The first and third sections (very short) evoke the power of the mighty Angel, crowned with a rainbow and clothed by a cloud, who sets one foot upon the sea and one foot upon the earth. In the middle section – these are the impalpable harmonies of heaven. On the piano, gentle cascades of blue-orange chords, garlanding with their distant carillon the quasi-plainsong chanting of the violin and cello.
A vocalise – Rachmaninov's for soprano and piano (1912) is a famous example – is essentially a song without words. It is not an instrumental composition, however, as are Mendelssohn's Lieder ohne Worte, but a wordless song for a singer. So, as in the case of the contact between nature and Heaven effected in ‘Liturgie de cristal’, Messiaen's use of the term vocalise here seeks to perform an act of identification. The song in this second movement ‘is’ a song for the Angel, though what we hear are the instruments of the Quatuor.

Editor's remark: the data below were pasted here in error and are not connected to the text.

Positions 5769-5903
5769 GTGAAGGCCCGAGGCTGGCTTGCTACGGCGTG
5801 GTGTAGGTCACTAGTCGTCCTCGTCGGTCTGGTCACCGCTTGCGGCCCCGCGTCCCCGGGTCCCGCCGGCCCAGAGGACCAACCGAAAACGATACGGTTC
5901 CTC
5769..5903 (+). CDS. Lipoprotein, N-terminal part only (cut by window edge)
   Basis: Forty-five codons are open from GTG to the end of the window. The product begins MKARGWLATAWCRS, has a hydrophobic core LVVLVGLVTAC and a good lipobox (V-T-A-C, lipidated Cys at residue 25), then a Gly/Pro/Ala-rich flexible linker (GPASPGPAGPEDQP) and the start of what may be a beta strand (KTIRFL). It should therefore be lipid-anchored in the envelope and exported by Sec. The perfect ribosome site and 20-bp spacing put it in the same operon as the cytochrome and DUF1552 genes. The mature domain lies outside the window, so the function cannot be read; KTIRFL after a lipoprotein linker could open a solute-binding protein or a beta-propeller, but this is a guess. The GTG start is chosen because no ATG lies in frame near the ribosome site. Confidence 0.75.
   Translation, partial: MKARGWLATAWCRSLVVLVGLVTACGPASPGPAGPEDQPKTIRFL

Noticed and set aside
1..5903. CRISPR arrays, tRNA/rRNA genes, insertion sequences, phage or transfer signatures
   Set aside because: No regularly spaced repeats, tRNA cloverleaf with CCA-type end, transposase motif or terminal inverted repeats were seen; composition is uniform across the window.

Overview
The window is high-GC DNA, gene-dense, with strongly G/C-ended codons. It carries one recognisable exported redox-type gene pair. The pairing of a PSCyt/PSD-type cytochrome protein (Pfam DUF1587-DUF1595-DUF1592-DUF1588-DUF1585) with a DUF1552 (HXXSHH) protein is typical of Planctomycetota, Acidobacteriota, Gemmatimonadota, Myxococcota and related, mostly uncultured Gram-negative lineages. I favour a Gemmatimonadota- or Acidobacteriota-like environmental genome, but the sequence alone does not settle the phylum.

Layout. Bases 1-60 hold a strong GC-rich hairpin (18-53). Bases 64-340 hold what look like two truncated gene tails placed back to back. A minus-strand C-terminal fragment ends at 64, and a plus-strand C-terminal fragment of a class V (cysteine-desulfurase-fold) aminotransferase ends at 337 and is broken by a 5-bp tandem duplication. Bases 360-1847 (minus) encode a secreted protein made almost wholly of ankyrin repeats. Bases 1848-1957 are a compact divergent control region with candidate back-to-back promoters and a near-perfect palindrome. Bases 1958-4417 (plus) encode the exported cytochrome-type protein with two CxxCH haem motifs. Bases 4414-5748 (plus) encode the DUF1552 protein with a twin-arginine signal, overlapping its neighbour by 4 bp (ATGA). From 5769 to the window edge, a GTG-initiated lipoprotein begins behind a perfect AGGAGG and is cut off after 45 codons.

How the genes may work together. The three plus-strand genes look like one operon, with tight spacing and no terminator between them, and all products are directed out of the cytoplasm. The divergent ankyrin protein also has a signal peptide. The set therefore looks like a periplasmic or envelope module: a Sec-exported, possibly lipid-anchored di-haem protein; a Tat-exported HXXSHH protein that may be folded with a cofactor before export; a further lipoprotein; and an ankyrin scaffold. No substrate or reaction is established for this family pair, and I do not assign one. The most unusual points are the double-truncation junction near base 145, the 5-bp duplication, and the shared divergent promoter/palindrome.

As Messiaen's prefatory remarks explain, the movement falls into three main sections. This large-scale articulation, which immediately distinguishes the ‘Vocalise …’ from the manner of the first movement, is made crystal clear by the tempo markings in the score.
The first part begins in the modéré tempo of the previous movement, but is here additionally marked robuste in reflection of the musical character; after two bars comes a virtual doubling of the notated tempo (presque vif, joyeuxy = c. 104), and these two tempi continue to alternate, ending with the presque vif at ii/C.1–2 and the modéré at C:3–7.